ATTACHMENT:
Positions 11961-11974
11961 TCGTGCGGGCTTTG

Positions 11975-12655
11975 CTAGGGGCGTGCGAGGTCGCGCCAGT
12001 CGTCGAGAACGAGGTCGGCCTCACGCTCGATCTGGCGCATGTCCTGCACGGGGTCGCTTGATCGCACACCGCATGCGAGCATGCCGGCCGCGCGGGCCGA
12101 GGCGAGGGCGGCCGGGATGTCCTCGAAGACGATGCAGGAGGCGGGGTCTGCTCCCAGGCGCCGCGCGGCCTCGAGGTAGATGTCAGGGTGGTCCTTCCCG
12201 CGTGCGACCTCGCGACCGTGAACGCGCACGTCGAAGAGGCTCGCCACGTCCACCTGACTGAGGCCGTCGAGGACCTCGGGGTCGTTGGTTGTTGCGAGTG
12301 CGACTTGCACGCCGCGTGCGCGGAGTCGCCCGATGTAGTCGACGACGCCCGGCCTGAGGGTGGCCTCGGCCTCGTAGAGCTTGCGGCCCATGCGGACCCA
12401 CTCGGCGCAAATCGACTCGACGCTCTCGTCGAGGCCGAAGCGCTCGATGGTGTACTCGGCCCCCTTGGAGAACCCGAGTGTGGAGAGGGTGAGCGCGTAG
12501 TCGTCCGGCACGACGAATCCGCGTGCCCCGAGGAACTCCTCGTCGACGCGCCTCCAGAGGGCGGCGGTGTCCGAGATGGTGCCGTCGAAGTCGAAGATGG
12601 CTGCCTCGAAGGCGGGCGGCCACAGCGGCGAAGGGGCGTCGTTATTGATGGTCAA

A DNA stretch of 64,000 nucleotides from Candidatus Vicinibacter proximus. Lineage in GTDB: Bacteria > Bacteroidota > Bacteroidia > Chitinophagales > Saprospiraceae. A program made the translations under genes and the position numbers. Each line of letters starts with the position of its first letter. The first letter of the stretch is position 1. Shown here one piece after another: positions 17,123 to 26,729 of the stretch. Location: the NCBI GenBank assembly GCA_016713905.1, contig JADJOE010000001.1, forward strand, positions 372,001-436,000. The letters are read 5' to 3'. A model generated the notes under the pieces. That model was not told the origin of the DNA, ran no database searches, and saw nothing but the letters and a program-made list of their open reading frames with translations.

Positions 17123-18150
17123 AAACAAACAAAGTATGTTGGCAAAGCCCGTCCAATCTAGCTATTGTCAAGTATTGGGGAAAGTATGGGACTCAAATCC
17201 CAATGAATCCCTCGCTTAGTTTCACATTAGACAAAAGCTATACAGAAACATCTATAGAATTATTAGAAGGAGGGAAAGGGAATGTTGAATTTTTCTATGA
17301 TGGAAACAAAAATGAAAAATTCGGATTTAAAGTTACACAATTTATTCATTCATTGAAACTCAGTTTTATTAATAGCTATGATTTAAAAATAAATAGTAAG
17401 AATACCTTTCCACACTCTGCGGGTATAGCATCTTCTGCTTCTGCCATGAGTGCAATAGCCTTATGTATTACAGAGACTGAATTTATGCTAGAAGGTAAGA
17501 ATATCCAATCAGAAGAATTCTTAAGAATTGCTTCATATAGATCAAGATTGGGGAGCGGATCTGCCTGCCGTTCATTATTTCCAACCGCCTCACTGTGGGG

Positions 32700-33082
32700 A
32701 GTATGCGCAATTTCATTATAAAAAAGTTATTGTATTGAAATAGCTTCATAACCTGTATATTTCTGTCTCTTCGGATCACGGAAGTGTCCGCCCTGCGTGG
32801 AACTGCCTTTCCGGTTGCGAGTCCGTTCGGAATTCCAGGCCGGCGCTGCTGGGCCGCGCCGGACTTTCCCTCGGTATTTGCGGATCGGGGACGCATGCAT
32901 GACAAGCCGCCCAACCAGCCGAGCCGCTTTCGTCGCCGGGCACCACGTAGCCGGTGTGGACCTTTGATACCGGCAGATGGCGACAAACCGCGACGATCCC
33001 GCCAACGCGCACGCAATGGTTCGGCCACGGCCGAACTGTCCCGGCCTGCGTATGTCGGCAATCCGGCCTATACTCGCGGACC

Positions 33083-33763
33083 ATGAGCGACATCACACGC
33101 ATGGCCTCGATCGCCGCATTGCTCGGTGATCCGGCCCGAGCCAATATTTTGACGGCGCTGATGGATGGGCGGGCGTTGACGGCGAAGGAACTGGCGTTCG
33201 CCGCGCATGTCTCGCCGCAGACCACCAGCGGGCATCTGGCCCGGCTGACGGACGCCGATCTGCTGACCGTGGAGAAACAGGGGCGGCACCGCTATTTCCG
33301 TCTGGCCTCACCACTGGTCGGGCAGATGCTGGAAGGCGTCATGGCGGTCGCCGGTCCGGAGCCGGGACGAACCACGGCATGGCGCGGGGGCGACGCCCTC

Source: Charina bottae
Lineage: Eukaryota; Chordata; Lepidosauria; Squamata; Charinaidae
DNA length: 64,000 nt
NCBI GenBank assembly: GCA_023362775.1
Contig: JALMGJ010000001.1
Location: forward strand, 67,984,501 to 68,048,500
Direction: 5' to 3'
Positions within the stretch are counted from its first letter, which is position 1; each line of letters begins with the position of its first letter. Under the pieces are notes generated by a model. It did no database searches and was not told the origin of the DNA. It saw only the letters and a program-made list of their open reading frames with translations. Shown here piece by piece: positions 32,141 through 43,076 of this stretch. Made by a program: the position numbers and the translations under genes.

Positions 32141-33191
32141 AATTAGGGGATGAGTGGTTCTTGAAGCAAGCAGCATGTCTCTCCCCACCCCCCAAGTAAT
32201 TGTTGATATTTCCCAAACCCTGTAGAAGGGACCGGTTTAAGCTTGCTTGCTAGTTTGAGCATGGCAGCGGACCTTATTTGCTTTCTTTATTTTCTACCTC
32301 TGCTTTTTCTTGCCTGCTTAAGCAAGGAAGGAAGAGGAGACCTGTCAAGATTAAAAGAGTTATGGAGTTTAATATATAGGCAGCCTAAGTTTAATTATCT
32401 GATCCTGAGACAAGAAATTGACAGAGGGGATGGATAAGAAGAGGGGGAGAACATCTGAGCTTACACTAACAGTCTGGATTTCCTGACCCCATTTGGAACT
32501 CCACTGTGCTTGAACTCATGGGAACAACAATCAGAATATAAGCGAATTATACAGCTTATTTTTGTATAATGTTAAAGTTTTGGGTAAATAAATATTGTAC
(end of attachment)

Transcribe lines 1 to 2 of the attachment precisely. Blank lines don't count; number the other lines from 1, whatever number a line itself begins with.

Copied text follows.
Positions 11961-11974
11961 TCGTGCGGGCTTTG